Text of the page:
'It's a slow death camp': B.C. seniors in long-term care still isolated, despite COVID vaccinations
VANCOUVER -- Seventy-four-year-old Diana Reichert is fully vaccinated against COVID-19.
And yet, more than a month after receiving her second shot, she is just as lonely in her Vancouver long-term care home as she was before.
“She’s fully vaccinated and we’re still having to fight. It’s a new fight every week,” said her daughter, Becky Reichert, who is allowed to see her mom for one hour a week.
“I didn’t think they’d throw the doors to long-term care wide open (after vaccinations), but I certainly didn’t think I’d have to book a week in advance,” she said.
Anna van Blankenstein’s husband lives at the same facility, Royal Arch Masonic Home, which is operated by Vancouver Coastal Health.
He has already had COVID and later received his first vaccine.
Still, van Blankenstein says, she only gets a single, half-hour supervised visit with him once a month.
“The visit is grim,” she says. “I have to be masked. My husband and I can’t reach out for one another. There is a chaperone sitting about 14 feet away who can overhear everything we say and she’s there to prevent any kind of infraction.”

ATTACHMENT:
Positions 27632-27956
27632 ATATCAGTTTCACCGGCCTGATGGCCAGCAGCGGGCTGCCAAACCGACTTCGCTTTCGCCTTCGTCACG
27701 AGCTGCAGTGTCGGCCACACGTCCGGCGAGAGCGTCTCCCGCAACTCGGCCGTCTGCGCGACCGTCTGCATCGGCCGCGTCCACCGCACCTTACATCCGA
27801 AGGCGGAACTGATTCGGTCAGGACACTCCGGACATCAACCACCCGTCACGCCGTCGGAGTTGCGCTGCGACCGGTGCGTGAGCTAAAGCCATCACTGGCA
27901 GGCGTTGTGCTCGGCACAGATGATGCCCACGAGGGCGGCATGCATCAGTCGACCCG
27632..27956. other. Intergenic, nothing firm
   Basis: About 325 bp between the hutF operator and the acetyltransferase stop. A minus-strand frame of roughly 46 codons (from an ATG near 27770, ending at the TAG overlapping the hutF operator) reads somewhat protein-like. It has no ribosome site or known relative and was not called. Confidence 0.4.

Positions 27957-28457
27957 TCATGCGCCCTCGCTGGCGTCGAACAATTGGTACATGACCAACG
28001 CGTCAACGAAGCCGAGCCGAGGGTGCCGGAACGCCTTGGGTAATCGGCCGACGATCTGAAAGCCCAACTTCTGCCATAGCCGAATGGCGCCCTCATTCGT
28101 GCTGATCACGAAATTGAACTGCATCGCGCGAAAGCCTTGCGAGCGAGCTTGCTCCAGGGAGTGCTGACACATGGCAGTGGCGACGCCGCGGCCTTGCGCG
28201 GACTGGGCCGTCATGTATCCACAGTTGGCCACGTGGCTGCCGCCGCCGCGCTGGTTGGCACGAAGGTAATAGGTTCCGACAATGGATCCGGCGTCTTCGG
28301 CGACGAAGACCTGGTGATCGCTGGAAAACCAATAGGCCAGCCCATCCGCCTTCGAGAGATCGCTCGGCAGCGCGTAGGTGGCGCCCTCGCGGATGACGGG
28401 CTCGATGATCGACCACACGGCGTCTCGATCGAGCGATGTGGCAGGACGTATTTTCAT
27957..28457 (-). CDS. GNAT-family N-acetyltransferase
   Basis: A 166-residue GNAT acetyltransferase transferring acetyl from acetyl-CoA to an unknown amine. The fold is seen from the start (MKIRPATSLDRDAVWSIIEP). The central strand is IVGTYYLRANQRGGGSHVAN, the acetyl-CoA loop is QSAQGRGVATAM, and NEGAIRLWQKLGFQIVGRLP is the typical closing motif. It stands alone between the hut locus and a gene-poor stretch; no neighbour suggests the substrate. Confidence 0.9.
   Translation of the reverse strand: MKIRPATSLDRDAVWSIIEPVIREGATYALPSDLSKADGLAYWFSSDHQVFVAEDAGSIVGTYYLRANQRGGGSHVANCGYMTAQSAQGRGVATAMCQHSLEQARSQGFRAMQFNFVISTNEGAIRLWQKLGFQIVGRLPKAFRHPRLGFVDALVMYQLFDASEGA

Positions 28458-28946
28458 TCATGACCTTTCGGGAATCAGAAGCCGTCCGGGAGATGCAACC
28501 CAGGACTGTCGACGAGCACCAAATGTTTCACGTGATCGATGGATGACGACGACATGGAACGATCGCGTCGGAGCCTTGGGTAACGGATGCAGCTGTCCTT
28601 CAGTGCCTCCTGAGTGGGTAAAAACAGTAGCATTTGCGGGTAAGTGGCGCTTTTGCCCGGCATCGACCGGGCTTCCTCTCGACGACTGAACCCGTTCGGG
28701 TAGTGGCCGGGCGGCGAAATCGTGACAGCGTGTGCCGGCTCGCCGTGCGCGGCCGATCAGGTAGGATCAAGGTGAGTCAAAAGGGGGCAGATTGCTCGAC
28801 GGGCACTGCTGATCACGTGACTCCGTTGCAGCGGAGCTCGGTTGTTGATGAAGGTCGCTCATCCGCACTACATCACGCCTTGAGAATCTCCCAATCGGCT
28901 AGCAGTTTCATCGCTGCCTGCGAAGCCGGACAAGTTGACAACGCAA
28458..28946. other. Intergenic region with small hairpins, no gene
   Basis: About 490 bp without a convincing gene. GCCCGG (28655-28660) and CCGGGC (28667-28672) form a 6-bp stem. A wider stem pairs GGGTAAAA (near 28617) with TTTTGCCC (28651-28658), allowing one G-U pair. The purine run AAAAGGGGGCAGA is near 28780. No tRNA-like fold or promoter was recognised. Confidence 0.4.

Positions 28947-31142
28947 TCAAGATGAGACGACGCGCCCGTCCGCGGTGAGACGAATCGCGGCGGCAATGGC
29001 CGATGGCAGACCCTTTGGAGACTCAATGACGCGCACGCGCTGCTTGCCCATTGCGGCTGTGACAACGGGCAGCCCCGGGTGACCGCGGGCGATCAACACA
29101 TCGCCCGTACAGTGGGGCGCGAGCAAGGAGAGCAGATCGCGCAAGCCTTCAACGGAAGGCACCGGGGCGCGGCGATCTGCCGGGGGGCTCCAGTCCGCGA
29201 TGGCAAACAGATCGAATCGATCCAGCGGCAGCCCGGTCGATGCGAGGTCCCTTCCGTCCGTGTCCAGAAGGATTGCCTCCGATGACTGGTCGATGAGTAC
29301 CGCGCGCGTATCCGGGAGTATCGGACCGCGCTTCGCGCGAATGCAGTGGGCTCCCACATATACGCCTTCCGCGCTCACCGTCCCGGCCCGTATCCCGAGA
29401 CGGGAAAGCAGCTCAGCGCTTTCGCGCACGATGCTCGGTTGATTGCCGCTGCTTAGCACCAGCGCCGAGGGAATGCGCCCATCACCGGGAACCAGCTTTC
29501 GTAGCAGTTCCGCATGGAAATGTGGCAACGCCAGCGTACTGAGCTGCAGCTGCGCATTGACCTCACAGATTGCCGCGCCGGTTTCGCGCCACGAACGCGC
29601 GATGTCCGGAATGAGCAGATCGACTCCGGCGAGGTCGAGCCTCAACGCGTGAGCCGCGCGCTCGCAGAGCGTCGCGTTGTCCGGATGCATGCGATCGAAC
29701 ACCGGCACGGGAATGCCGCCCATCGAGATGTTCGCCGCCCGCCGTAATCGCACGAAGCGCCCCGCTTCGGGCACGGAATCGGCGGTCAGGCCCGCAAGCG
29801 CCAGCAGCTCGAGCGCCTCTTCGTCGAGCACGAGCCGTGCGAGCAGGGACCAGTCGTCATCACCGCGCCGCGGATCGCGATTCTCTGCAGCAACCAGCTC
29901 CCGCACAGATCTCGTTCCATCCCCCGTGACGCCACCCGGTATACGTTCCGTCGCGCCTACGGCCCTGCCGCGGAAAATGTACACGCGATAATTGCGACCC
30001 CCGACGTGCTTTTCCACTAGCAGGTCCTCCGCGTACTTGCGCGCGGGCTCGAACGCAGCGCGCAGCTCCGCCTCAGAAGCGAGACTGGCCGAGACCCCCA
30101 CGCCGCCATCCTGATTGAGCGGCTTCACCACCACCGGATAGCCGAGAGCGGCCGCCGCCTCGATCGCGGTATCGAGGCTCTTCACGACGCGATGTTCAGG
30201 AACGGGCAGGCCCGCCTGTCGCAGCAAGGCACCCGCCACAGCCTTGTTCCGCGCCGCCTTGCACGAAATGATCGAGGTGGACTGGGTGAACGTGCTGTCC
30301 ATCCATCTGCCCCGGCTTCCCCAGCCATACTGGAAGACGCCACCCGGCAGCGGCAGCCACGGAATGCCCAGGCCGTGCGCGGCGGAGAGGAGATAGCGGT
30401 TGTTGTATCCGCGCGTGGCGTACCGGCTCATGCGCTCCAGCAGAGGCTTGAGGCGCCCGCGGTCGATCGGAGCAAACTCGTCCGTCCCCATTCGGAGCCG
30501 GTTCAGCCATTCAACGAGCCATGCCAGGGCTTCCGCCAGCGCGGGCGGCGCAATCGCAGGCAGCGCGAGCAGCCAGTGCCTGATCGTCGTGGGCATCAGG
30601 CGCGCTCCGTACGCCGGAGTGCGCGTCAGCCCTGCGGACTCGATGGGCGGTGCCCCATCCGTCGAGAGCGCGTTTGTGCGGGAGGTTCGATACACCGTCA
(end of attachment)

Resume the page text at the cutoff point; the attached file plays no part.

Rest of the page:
She believes her husband is depressed.
“He begs me to get him out of there… it’s a slow death camp.”
Van Blankenstein says at Royal Arch, even a simple thing, like leaving chocolate for her husband, is not permitted.
“I’m really angry,” she said. “It’s heartbreaking. It’s really agonizing for families. It’s agonizing for residents. There’s no consistency in the application of the rules.”
She says she’s been denied essential visitor status.
This, despite the fact that provincial health officer Dr. Bonnie Henry said in January that “every resident who has a person who can care for them should have a designated essential visitor.”
Henry said the plan had been “a challenge to operationalize.”
Vancouver Coastal Health did not respond to questions from CTV News about the care home’s policies.
Meanwhile, B.C. health officials keep saying changes to long-term care are coming.
“We’re going to bc making changes in this month of March, either next week or the latest by March 29, to the general rules around visitation in long term care given the success of our vaccination program,” Health Minister Adrian Dix said Thursday.
By comparison, the Centers for Disease Control and Prevention in the United States issued guidelines almost two weeks ago that allow people who are fully vaccinated to visit with those who have not received their shots.
“You can gather indoors with unvaccinated people from one other household (for example, visiting with relatives who all live together) without masks, unless any of those people or anyone they live with has an increased risk for severe illness from COVID-19,” the CDC says on its website.
The U.S. guidelines mean that seniors can visit with children and grandchildren.
Some B.C. families say it’s time for the government to help end the suffering for seniors who are now protected, but still alone.
“It’s time to err on the side of compassion,” says van Blankenstein.
This article is Part 5 of a CTV News series: